This course examines the emergence of communicative skills in humans. We will focus on how children glean information about language structure and language use from their home environments. We will also discuss the proposed cognitive and evolutionary roots of communicative behaviors, with a focus on current gaps in our knowledge and possible pathways forward. The course will consider these issues from multiple perspectives including linguistics, psychology, and linguistic anthropology. We will also briefly cover a range of methods associated with these different areas of study. It is expected that, by the end of the course, you should be able to think and write critically about how human communication and human language are intertwined in both adults and children.

Instructor(s): M. Casillas     Terms Offered: Winter
Note(s): Subject area: UG: B, C; Grad: 2
Equivalent Course(s): CHDV 38950, LING 38951, EDSO 38950

PSYC 39019. Theory, Method & Evidence: Finding Persons in the Social. 100 Units.

There has been a disconnect between the theories and methods we use to examine the world. The veritable explosion of methodologies, or ways to find evidence on the world and persons, leaves many with a lack coherent understanding of what exactly is being produced. This class will examine methods and forms of evidence across multiple fields of social inquiry to ground students, with some focus on the methods of biological and physical sciences. This class will examine critically what counts as evidence and what counts as a method-including a historically situating of the conceptualizations of method and evidence for the respective fields. We will pay special attention to shifts in the formulation of our scientific triad of Data, Evidence, and Ideas across space and time. By the end of the class, students will have a deeper understanding of evidence and method across multiple fields of social inquiry, including the relevance of the replication crisis.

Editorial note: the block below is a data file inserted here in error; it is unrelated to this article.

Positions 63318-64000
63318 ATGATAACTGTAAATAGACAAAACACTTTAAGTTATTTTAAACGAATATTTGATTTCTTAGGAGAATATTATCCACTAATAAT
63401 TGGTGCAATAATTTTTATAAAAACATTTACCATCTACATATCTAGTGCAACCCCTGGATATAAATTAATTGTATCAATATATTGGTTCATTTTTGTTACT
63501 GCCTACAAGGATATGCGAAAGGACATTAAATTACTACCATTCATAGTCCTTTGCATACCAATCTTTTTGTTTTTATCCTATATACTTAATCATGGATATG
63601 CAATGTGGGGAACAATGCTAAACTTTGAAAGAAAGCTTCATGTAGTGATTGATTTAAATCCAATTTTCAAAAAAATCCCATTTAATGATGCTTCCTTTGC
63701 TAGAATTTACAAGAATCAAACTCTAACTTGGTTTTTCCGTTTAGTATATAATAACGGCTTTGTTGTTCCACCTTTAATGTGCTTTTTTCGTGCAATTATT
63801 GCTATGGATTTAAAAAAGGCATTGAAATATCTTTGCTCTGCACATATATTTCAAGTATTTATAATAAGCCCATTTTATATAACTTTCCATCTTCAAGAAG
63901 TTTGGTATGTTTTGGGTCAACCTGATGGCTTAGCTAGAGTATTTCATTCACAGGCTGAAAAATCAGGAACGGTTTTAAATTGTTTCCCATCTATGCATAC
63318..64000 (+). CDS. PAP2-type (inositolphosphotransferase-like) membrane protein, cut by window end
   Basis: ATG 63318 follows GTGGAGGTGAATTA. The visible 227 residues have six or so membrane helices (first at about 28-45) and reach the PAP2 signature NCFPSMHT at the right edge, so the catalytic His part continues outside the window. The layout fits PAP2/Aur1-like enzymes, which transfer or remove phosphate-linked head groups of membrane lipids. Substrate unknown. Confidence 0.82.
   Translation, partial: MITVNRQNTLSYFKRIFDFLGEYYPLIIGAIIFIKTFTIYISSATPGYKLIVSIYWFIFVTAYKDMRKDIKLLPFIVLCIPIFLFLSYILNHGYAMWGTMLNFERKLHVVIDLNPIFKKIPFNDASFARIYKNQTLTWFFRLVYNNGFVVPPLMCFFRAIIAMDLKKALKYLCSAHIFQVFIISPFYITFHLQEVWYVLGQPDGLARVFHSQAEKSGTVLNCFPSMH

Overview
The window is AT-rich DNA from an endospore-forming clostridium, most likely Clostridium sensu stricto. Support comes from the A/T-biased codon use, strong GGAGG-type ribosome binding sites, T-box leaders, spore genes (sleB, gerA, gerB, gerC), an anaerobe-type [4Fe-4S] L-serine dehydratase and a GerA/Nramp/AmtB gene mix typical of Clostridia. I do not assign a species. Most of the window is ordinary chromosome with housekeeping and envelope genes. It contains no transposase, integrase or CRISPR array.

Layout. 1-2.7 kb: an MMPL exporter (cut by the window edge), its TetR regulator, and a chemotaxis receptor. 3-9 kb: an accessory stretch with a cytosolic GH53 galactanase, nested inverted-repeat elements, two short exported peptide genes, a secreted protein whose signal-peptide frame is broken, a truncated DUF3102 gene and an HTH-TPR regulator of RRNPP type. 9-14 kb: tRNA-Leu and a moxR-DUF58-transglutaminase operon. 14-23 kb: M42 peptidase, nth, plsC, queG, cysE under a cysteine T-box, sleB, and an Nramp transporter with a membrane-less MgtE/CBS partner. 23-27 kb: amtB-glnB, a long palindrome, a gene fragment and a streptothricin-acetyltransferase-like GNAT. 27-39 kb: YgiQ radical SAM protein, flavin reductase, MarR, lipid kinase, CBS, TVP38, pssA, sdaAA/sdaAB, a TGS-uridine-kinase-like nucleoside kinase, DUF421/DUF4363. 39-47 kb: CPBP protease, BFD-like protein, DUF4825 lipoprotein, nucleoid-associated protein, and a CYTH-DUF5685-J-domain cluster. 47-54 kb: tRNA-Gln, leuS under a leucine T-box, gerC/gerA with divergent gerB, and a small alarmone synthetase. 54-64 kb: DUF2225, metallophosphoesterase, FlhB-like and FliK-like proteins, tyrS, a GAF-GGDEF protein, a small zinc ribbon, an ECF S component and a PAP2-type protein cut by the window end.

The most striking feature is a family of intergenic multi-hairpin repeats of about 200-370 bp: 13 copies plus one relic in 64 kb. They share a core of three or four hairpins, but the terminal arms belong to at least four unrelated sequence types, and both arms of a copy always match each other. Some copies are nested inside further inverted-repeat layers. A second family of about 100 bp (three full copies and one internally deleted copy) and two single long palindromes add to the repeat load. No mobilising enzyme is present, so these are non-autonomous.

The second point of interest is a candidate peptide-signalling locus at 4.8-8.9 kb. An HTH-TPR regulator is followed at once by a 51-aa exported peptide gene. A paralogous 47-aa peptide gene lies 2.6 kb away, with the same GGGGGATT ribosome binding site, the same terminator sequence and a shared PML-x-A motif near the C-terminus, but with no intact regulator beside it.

Instructor(s): Gugwor, Resney     Terms Offered: Winter
Equivalent Course(s): CHDV 22550, SOCI 30333, CHDV 42550, MAPS 41501

PSYC 40107. Behavioral Neuroscience. 100 Units.

This course provides an introduction to neuroethology, examining brain activity relative to behaviors and organisms evaluated from an adaptive and evolutionary perspective. It starts with a brief introduction to classical ethology, and then develops a series of example animal model systems. Both invertebrate and vertebrate models are considered although there is a bias towards the latter. Many of these are "champion" species. There is a heavier demand for reading original data papers than typical in introductory graduate level courses. An integral part of the course is a series of assignments where you develop grant proposals describing novel science experiments in the animal models, thereby challenging your knowledge of the material and teaching aspects of scientific writing. In recent years there has been more computational material presented. The course is not available to undergraduates without prior approval of the instructor.